Victimhood mentality has invaded every sphere of life. Politics, education, even marriages are now subject to the false idea that humans have no control over the outcome. Women just happen to become pregnant. Children’s homework is not done instead of children not doing their homework. Husbands watch porn, wives fall in love with other men in a seemingly helpless state of affairs.
And in the church, we live in a fallen, broken world. Sin just happens.
I thought the church would be immune to the disease of victimhood mentality, especially as it is distinctly anti-Gospel in the way that it asserts the powerlessness of the victim. But instead, we have embraced victimhood mentality in the form of brokenness.
The world is a fallen place. We choose to sin. And sin. And sin. Christ has made us new and we are no longer slaves to the dysfunctional world but are victors in Christ. Church, we must stop living like you are a broken piece of clay pot and start living like Jesus is transforming you into His likeness. Because He has, is, and will.
When we are in Christ, we are “more than conquerors.” The start and end of Romans 8 affirms that Christ has set us free from sin and can live in the Spirit. “If God is for us, who can be against us?” That includes ourselves. God is bigger than nature, He is bigger than societal pressures, finances, unhealthy relationships. He is bigger than anything external. Is He not bigger than our internal? “We are more than conquerors through Him who loved us.”
Christians: stop acting like you are a simpering, sniveling, and sick person. Through Christ, you are more than a conqueror, over all of your personal shortcomings and sins. The Gospel message says that humans are sinful and do not measure up to God’s standard of holiness, but the Good News is that Jesus did. In this world we will have trouble, but take heart- Jesus has overcome the world (John 16:33) and His spirit lives within us.
The brokenness message gives us a license to keep living in sin. When we define ourselves as broken, we are not submitting to Christ in every area of our lives. We are effectively lying to ourselves by saying that we cannot help but sin and we have no self-control due to the deprivation of mankind- 1 Timothy 1:7 and Galatians 5:23 directly contrast with this message.
In Christ, you are not broken. You are just choosing sin time and time again in a fallen world. Granted, this is where the power of God is made perfect (2 Corinthians 12:9), but the current state of brokenness culture says “Look at me” instead of “Look at God.” Instead of using our shortcomings as a way to usher the Lord’s presence into our lives, we are obsessed with just how depraved we can be instead of how good God is.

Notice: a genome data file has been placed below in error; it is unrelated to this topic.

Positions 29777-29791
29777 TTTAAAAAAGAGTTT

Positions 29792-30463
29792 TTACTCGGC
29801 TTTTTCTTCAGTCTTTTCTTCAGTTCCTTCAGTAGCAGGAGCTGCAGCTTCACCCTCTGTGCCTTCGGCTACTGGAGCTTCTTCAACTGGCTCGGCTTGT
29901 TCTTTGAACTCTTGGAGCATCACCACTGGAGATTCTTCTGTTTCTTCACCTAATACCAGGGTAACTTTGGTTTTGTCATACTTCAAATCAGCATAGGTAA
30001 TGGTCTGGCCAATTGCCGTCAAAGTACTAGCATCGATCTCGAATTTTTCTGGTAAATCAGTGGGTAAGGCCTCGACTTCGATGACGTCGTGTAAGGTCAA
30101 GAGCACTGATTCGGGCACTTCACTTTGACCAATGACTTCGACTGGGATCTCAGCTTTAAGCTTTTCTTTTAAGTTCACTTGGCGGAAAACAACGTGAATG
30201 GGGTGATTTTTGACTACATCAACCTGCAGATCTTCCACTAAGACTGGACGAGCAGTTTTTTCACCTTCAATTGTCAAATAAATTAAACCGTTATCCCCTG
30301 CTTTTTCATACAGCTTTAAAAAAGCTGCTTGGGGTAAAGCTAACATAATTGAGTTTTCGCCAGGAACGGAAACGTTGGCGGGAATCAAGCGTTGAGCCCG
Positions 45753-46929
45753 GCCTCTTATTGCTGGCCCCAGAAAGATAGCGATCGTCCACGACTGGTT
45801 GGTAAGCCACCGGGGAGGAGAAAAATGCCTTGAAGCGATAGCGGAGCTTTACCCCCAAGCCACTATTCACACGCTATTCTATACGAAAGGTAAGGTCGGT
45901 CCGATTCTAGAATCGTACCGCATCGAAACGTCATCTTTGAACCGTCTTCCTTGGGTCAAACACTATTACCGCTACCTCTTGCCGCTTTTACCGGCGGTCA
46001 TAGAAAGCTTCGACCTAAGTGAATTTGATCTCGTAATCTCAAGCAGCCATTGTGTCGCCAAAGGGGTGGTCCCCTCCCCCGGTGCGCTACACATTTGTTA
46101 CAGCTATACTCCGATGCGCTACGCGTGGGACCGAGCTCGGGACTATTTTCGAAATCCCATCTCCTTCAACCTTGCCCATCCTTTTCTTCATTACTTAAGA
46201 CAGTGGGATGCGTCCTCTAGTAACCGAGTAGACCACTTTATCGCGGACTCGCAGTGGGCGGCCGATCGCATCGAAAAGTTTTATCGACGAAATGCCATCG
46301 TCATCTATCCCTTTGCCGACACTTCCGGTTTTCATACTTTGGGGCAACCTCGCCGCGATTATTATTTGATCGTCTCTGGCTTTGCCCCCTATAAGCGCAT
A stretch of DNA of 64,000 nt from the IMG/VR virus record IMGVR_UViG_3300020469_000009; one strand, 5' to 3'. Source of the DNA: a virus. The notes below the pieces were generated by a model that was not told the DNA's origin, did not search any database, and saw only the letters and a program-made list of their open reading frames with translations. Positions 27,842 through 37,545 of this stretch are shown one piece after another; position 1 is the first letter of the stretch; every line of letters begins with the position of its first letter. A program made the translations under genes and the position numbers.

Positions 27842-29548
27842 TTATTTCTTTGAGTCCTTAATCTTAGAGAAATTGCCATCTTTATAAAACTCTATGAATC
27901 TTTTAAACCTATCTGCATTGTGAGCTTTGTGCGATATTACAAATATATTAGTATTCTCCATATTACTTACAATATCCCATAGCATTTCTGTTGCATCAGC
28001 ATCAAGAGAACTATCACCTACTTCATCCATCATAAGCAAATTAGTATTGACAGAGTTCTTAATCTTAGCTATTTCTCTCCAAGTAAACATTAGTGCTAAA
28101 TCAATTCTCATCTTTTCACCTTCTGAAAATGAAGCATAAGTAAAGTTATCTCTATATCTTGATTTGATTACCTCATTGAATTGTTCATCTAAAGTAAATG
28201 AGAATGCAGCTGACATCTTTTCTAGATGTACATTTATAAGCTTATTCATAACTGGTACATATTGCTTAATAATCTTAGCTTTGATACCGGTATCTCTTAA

There is no beauty in this type of brokenness. Brokenness implies that something is working contrary to its design, and our design is to live in fellowship with the Lord. The only beauty in brokenness is the beauty that God orchestrates out of the messes that we choose to make. We call this grace upon grace.
The grace of God that allows us to live in a vibrant relationship with Him is built on grace and full of truth (John 1:14). Reflect, for a moment, on the woman who Jesus saved from being stoned. She had been sleeping around with someone who was not her husband and was dragged into the temple, probably naked, alone, and terrified. Many of us know the story- after some back and forth, Jesus calls out all of the religious leaders, saying “Let him who is without sin among you be the first to throw a stone at her.” One by one, they put down their rocks and leave until it is just the woman and her Savior.
“Woman, where are they? Has no one condemned you?” She said, “No one, Lord.” And Jesus said, “Neither do I condemn you; go, and from now on sin no more.”
We have been made clean, not perfect. We are going to fail to measure up to a standard of holiness. But in Christ, we are a new creation. If you believe that the old has gone and the new has come (2 Corinthians 5:17), you cannot continue finding your identity in your wreck of destroyed homes and relationships and workplaces and mistakes and sin. Instead, you must find your identity in Christ- the author and perfecter of our faith. He, and only He, can make broken pots new.
The world may be broken, but you are not. Go and sin no more, living the abundant life offered to you in Jesus.